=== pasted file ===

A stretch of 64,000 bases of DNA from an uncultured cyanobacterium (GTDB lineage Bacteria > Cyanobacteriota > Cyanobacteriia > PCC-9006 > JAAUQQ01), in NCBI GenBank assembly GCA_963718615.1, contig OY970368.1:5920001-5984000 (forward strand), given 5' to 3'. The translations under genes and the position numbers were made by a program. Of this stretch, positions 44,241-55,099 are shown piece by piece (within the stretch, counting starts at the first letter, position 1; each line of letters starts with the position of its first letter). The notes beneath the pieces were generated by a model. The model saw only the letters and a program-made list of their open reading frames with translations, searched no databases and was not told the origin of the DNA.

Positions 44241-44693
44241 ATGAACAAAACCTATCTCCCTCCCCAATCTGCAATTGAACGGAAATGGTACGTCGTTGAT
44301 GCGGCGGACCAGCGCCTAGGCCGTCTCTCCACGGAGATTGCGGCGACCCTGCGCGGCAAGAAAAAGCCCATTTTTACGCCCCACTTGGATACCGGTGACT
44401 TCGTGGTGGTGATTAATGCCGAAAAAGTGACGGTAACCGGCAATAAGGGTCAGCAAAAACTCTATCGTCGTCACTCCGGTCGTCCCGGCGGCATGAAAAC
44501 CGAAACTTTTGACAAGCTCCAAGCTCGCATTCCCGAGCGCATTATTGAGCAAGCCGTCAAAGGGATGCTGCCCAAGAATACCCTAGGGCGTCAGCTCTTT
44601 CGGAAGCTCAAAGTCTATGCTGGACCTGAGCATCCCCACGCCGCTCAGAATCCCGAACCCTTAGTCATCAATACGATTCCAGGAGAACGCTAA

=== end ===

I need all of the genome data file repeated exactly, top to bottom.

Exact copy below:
A stretch of 64,000 bases of DNA from an uncultured cyanobacterium (GTDB lineage Bacteria > Cyanobacteriota > Cyanobacteriia > PCC-9006 > JAAUQQ01), in NCBI GenBank assembly GCA_963718615.1, contig OY970368.1:5920001-5984000 (forward strand), given 5' to 3'. The translations under genes and the position numbers were made by a program. Of this stretch, positions 44,241-55,099 are shown piece by piece (within the stretch, counting starts at the first letter, position 1; each line of letters starts with the position of its first letter). The notes beneath the pieces were generated by a model. The model saw only the letters and a program-made list of their open reading frames with translations, searched no databases and was not told the origin of the DNA.

Positions 44241-44693
44241 ATGAACAAAACCTATCTCCCTCCCCAATCTGCAATTGAACGGAAATGGTACGTCGTTGAT
44301 GCGGCGGACCAGCGCCTAGGCCGTCTCTCCACGGAGATTGCGGCGACCCTGCGCGGCAAGAAAAAGCCCATTTTTACGCCCCACTTGGATACCGGTGACT
44401 TCGTGGTGGTGATTAATGCCGAAAAAGTGACGGTAACCGGCAATAAGGGTCAGCAAAAACTCTATCGTCGTCACTCCGGTCGTCCCGGCGGCATGAAAAC
44501 CGAAACTTTTGACAAGCTCCAAGCTCGCATTCCCGAGCGCATTATTGAGCAAGCCGTCAAAGGGATGCTGCCCAAGAATACCCTAGGGCGTCAGCTCTTT
44601 CGGAAGCTCAAAGTCTATGCTGGACCTGAGCATCCCCACGCCGCTCAGAATCCCGAACCCTTAGTCATCAATACGATTCCAGGAGAACGCTAA